SUMMER TROJAN, Vol. 10, No. 3, June 27, 1960
|Save page Remove page||Previous||1 of 4||Next|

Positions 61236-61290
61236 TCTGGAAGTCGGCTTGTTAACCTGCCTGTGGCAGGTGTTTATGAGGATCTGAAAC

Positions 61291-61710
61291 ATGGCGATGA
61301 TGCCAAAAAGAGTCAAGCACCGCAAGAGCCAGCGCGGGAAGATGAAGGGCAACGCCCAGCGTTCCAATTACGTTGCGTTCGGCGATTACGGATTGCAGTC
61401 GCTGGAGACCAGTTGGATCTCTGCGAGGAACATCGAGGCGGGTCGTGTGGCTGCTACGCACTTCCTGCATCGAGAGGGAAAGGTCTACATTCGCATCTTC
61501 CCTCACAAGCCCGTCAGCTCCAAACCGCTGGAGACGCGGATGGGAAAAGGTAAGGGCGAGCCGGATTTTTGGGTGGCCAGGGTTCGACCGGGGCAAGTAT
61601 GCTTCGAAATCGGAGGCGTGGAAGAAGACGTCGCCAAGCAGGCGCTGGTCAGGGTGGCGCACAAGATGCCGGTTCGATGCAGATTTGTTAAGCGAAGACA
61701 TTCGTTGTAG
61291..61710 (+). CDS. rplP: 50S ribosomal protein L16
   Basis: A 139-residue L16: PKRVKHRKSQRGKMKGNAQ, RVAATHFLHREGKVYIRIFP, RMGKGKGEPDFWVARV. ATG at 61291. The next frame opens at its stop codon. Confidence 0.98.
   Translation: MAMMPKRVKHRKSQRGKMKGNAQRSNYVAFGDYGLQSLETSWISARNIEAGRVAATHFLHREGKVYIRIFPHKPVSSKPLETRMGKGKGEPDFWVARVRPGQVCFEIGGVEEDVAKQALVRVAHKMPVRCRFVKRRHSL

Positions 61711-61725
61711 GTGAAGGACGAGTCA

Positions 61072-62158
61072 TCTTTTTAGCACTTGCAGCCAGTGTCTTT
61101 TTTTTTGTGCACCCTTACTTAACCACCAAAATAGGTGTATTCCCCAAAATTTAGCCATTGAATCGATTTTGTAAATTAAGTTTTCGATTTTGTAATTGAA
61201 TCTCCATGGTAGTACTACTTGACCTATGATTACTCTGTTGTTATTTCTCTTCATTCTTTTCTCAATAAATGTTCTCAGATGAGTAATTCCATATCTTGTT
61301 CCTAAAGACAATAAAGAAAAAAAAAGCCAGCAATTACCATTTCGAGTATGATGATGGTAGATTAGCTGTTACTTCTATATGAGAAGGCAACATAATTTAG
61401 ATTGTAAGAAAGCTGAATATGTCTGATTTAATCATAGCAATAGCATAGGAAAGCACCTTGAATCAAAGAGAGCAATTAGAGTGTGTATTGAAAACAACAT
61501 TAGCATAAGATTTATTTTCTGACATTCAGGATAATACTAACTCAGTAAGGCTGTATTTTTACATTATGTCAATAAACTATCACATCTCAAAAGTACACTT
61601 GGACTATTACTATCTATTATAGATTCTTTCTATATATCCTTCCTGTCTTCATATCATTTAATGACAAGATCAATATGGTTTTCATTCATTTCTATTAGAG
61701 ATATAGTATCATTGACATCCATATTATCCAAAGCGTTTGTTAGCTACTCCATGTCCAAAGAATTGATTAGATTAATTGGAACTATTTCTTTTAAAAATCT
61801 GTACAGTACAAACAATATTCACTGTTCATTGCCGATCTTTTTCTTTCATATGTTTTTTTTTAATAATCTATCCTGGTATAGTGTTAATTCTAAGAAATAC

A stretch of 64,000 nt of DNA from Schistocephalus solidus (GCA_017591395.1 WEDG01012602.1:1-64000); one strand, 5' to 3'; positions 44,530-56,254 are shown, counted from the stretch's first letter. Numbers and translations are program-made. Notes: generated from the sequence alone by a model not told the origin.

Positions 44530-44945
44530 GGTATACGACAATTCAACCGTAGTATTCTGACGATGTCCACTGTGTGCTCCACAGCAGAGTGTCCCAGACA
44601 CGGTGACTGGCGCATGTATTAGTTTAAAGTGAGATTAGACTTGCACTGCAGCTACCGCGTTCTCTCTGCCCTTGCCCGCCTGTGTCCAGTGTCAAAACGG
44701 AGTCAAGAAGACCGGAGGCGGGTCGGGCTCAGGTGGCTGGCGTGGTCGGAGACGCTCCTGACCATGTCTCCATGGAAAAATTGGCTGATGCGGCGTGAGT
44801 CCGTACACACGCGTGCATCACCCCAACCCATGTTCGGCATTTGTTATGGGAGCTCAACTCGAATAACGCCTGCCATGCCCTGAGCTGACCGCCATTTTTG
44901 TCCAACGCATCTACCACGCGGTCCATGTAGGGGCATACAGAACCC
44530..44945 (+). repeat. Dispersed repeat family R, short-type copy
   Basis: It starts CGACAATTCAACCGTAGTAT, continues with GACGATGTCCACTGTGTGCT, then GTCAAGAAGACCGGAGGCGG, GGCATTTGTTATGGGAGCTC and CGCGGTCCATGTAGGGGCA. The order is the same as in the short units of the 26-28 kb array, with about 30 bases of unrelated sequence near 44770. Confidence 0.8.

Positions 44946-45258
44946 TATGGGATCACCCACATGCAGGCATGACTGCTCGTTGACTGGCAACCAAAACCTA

small (250x250 max)
medium (500x500 max)
Large (1000x1000 max)
large ( > 500x500)
Loading content ...